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Mideast peace talks resume in Jerusalem

By Matt Smith and Samira Said, CNN
August 15, 2013 -- Updated 0103 GMT (0903 HKT)
Every president in the past 50 years has tried to broker peace in the Middle East, including when President Jimmy Carter ushered the historic Israeli-Egyptian peace treaty between Egyptian President Anwar Sadat and Israeli Prime Minister Menachem Begin on March 26, 1979. Here's a look at other recent attempts for peace: Every president in the past 50 years has tried to broker peace in the Middle East, including when President Jimmy Carter ushered the historic Israeli-Egyptian peace treaty between Egyptian President Anwar Sadat and Israeli Prime Minister Menachem Begin on March 26, 1979. Here's a look at other recent attempts for peace:
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Defining moments in Middle East peace talks
2010 | Obama
2007 | Bush
2000 | Clinton
1993 | Clinton
1979 | Carter
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STORY HIGHLIGHTS
  • NEW: Talks resumed Wednesday evening, senior Palestinian official says
  • Israel releases Palestinian prisoners ahead of new peace talks
  • But Palestinians are angered by Israeli plans for new construction in East Jerusalem
  • The issue of Israeli settlements derailed the last round of direct talks in 2010

(CNN) -- The long-awaited peace talks between Israelis and Palestinians resumed Wednesday evening in Jerusalem, a senior Palestinian official told CNN -- three years after the last direct negotiations stalled over the issue of settlements in disputed territory.

As a gesture of goodwill, Israel began releasing more than two dozen Palestinian prisoners late Tuesday on the eve of new peace talks that have been complicated by Israeli plans for new housing in East Jerusalem.

Some of the Palestinians had been held for more than 20 years. But as the vans rolled away, a group of demonstrators waved signs condemning the release, complaining that the prisoners had Israeli blood on their hands.

Released prisoners greeted by Abbas
Palestinian prisoners celebrate release
Israel frees prisoners; violence erupts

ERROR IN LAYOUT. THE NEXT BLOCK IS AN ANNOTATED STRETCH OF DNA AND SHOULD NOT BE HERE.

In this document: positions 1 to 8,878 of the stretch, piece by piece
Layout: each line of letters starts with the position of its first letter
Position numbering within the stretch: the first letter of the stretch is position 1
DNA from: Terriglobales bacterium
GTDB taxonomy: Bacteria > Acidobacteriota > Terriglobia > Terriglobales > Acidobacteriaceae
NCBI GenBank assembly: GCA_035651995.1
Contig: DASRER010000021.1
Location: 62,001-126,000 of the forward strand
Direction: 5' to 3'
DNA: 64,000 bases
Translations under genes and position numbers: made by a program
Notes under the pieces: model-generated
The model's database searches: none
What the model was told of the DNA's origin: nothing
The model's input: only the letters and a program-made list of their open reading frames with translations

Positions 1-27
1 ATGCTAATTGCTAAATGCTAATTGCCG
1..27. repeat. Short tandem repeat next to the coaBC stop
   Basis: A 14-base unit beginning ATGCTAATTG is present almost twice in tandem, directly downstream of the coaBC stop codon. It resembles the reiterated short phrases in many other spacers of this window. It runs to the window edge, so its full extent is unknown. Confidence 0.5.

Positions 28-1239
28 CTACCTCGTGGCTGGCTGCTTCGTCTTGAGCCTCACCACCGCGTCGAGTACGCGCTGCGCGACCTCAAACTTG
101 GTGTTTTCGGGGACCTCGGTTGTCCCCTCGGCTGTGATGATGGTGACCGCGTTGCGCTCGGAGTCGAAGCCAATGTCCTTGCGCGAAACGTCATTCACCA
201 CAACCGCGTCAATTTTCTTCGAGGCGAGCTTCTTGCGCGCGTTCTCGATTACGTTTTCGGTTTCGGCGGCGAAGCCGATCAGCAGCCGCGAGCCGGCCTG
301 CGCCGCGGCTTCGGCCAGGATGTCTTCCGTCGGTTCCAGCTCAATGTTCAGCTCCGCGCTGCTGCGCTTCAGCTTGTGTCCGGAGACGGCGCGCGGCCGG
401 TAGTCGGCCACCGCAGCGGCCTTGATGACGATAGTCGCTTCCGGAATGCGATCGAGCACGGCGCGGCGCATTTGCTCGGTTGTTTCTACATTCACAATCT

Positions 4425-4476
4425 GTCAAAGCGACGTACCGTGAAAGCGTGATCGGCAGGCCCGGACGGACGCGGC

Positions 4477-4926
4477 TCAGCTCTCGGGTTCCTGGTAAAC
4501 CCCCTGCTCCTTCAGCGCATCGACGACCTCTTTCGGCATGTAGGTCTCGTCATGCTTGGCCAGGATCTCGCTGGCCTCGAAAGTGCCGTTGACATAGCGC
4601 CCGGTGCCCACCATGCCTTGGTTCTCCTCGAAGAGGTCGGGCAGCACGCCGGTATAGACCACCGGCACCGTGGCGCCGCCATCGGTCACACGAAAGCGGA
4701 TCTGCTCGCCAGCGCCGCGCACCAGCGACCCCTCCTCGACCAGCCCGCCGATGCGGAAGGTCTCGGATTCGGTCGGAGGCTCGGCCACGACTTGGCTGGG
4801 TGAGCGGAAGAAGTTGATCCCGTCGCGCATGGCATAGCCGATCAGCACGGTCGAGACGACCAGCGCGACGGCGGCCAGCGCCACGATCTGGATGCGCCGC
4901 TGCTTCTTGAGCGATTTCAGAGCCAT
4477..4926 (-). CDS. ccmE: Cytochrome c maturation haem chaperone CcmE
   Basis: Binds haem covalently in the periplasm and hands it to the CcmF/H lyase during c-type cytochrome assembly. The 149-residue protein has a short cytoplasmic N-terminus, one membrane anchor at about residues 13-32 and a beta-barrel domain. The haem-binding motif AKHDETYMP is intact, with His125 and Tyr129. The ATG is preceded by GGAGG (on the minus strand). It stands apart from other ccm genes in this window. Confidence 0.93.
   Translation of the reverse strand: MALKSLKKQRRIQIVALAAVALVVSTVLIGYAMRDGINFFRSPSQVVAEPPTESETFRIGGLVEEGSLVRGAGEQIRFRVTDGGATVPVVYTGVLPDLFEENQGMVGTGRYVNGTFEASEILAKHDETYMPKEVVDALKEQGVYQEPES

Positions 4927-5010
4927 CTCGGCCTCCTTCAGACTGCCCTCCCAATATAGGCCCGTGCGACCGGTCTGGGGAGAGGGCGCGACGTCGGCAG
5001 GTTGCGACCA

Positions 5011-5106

Palestinians react to Israeli plans
Israeli stance on settlements

The prisoner release came after Israel said it would forge ahead with a plan to build 900 housing units in East Jerusalem, which the Palestinians hope will be the capital of their future state.

Opinion: Why Netanyahu's dark world view clouds peace prospects

The issue of Israeli settlements derailed the last round of direct talks in 2010, and critics of Israeli Prime Minister Benjamin Netanyahu say building on disputed territory could derail the new talks.

"Netanyahu has to decide which government he is heading: a government that is trying to reach a peace agreement, or a government that is trying to undermine all possibilities of this agreement," said Shelly Yachimovich, head of the Labor Party and the Israeli opposition.

In January, the United Nations Human Rights Council said Israeli settlements amount to "creeping annexation" of Palestinian territories by Israel and have taken a "heavy toll" on the rights and sovereignty of Palestinians.

And in Washington, where American leaders have pushed both sides to return to the table, the State Department said it had "serious concerns" with the new announcement.

"We've encouraged both sides broadly speaking to refrain from taking steps that could undermine trust. We said that from the beginning," State Department spokeswoman Marie Harf said. "We've also been clear that these are complicated issues, and there will be bumps in the road."

Daoud Kuttab, a columnist for the online Middle Eastern news site Al-Monitor, said the released prisoners are a bargaining chip to make sure the Palestinians don't back out of the talks despite their anger over new settlements.

Opinion: Five ways to tell is peace talks are serious

"They're trapped, and Mahmoud Abbas has egg on his face today because he can't get out of the talks," Kuttab told CNN.

Both sides agreed to resume talks for nine months under American mediation, said Rami Khoury, a veteran Middle East analyst at the American University of Beirut.

"This is a significant gesture, so therefore you're going to hear a lot of noise from both sides -- complaints, grievances," Khoury said. "But you can pretty much discount most of what you hear in public, because they're both clearly committed to doing this for nine months. And we really need to give it time to see what's going to happen."

Abbas and Netanyahu are "hemmed in by domestic constraints," leaving neither side likely to make significant changes on its own, Khoury said.

U.S. Secretary of State John Kerry said last week that "many difficult choices" lie ahead for both sides, but held out hope that "reasonable compromises" could be reached.

Khoury called that a "weak statement" that downplayed expectations for the talks.

As a result, most observers have little hope that the talks will produce a breakthrough in the decades-old Israeli-Palestinian conflict. But he said the U.S. role in the talks is a "wild card" that could defy those expectations.

"What is the United States going to do?" he asked. "Will it push both sides? Will it pressure them? Will it cajole them? Will it entice them, and will it make serious bridging and endgame proposals? We have no idea about any of that."

CNN's Vladimir Duthiers, Saad Abedine, Michael Schwartz, Kareem Khadder and Tom Cohen contributed to this report.

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